Occasionally under the right circumstances, Candida can grow to unsafe levels causing gastrointestinal issues. This problem arises when the microbiome is out of balance – called Dysbiosis (less good bacteria and yeast, more bad bacteria, parasites etc.) giving Candida the opportunity to grow to excessive levels.

There are certain food and environmental triggers that cause Dysbiosis:

  • Diet high in refined Carbs and Sugar
    • Diabetics have a higher level of oral Candida than the general population
  • Diet too high in good Fermented Foods (Pickles, Sauerkraut, Kombucha etc,)
  • High Alcohol Consumption
  • Taking Oral Contraceptives or Estrogen replacement (hormonal imbalance)
  • A round of antibiotics can kill off too many
  • High stress lifestyle
  • Autoimmune conditions and weak immune systems

As the delicate balance of the microbiome is negatively affected by any of these triggers, Candida has the opportunity to grow to unsafe levels causing issues in our gut. The fungal yeast will then begin to wreak havoc on your intestinal barrier, causing Intestinal Permeability or Leaky Gut. Any allergens or toxins that are in our gut from our diet can then enter our blood stream leading to many symptoms that may lead to Chronic health conditions such as:

  • Digestive issues – bloating, constipation or diarrhea (Irritable Bowel Syndrome)
  • Feeling tired and worn down – Chronic fatigue, Fibromyalgia
  • Skin and Nail infections
  • Autoimmune conditions – Rheumatoid Arthritis, Hashimoto’s Thyroiditis etc.
  • Brain Fog, Poor memory, lack of focus
  • Mood Swings, irritability
  • Vaginal or Urinary tract infections
  • Strong cravings for sugar and refined carbohydrates

Many of these conditions have various sources, so it’s important to confirm that Candida is the source of these symptoms. To do this, see a Functional Medicine or Natural Health Doctor to perform in-depth testing like Stool testing, Urinary Organic Acid and Blood testing and determine the root cause of your symptoms.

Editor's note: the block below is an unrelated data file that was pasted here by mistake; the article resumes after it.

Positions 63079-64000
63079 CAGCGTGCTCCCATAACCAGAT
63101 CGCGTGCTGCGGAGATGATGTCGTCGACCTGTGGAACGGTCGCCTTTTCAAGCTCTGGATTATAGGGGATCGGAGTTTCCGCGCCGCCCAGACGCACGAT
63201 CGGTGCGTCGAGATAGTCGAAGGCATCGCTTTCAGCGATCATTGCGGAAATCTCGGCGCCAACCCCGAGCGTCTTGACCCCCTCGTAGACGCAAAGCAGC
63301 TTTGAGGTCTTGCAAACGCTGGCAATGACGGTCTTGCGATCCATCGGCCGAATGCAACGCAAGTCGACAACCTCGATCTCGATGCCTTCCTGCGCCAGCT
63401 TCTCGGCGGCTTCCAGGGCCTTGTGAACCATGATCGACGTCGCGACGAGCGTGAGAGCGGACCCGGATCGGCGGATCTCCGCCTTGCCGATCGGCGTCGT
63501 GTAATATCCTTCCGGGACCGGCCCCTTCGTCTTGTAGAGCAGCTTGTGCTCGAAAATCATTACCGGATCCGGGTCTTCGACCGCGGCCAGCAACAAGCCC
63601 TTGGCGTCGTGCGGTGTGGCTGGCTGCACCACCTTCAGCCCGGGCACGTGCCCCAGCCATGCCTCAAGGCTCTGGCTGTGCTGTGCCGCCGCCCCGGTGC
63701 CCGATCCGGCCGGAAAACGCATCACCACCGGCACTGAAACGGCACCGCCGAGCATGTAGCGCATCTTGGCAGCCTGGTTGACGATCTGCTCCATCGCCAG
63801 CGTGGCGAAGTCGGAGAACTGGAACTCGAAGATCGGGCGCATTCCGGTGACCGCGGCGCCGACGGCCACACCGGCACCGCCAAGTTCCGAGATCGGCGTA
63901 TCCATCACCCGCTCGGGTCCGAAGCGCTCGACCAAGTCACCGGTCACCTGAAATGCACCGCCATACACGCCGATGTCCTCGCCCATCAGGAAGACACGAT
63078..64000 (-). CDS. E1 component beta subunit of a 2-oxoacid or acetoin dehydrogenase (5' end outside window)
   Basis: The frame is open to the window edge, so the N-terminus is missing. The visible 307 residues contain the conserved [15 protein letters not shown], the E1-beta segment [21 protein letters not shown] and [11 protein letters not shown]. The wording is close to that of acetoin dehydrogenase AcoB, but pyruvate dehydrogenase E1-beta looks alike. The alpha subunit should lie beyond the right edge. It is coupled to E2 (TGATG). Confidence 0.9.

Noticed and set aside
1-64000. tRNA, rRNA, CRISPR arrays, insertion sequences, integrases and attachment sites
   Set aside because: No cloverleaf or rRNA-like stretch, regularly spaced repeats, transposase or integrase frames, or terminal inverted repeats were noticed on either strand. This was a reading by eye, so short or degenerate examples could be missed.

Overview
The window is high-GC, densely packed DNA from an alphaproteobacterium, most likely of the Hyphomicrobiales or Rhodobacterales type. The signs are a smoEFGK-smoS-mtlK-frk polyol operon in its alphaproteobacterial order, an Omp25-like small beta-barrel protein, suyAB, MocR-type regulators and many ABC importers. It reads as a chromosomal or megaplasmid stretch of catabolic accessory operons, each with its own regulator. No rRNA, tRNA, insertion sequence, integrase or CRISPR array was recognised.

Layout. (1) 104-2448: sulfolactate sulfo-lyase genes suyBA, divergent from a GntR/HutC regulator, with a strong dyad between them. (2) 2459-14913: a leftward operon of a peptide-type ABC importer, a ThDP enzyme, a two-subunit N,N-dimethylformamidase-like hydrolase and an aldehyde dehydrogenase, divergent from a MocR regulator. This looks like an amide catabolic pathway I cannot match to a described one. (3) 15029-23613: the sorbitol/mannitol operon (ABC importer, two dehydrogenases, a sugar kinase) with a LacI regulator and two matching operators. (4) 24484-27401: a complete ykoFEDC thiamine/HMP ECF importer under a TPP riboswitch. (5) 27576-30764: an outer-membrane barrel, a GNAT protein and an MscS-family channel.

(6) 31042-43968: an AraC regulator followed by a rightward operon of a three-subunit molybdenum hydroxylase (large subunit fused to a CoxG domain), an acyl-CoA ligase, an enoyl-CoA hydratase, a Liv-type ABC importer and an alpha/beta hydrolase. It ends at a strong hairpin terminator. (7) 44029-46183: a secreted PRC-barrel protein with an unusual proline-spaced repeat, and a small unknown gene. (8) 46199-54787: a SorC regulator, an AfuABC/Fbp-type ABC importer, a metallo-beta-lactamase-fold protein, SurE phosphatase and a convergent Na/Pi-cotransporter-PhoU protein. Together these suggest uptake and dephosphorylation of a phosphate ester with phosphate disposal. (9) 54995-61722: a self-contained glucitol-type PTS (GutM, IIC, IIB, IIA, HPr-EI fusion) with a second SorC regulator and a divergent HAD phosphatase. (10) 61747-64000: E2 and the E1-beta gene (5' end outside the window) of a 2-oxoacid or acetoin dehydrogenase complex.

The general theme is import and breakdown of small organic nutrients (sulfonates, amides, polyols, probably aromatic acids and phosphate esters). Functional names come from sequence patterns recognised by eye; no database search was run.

If Candida is the source of these issues, how can we restore a normal balance to your microbiome and decrease the levels of Candida in your body? There are a few important steps that you need to go through to ensure that you can restore balance to your gut:

Step 1: Stop Feeding the Yeast

Candida is fed by Sugar, so step 1 is to eliminate refined sugars and carbs. Stop eating candy, high sugar deserts, carbonated soda, alcohol and flour. We also need to decreased intake of complex carbohydrates like grains, beans, fruit, bread, pasta and potatoes. If we don’t feed the Candida, it can’t grow and eventually the excessive levels will die off.

Step 2: Build up levels of good bacteria

Once the Candida levels are decreasing, it is important to re-establish the levels of good bacteria. After consulting with a health care professional, you may want to begin a course of probiotics. These will help to increase the levels of friendly bacteria in the gut that helps with our normal digestion.

Step 3: Heal your Gut

If your intestinal wall has been damaged by the high levels of Candida and bad bacteria, there are certainly high levels of inflammation which need to be reduced. To do this, we need to eliminate inflammatory foods from our diet – foods that promote high levels of inflammation. Choose real foods and focus on green and colourful vegetables, grass-fed beef, free-run chicken and good fats like nuts and seeds. All of these foods will promote healing of the gut while eliminating the high levels of inflammation.

Candida is common and needs to be addressed before it causes serious chronic conditions. If you think you may have Candida overgrowth, speak to a Functional Medicine Doctor in your area for more information.

 

References

Cole, W. (2015, June 12). Dr. Will Cole. Retrieved from How Candida Overgrowth Can Wreck Your Health + What To Do About It: http://drwillcole.com/how-candida-overgrowth-can-wreck-your-health-what-to-do-about-it/

Li, Q., Wang, C., Tang, C., He, Q., Li, N., & Li, J. (2014). Dysbiosis of Gut Fungal Microbiota is Associated with Mucosal Inflammation in Crohn’s Disease. J Clin Gastroenterol, 48:513-523.

Myers, A. (2013, April 4). Mind Body Green. Retrieved from 10 Signs You Have Candida Overgrowth & What To Do About It: http://www.mindbodygreen.com/0-8376/10-signs-you-have-candida-overgrowth-what-to-do-about-it.html

Pallavan, B., Ramesh, V., Dhanasekaran, B. P., Oza, N., Indu, S., & Govindarajan, V. (2014). Comparison and correlation of candidal colonization in diabetic patients and normal individuals. J Diabetes and Metabolic Dis, 13:66.

I originally wrote this article for The Hearty Soul: The Hearty Soul – Candida Article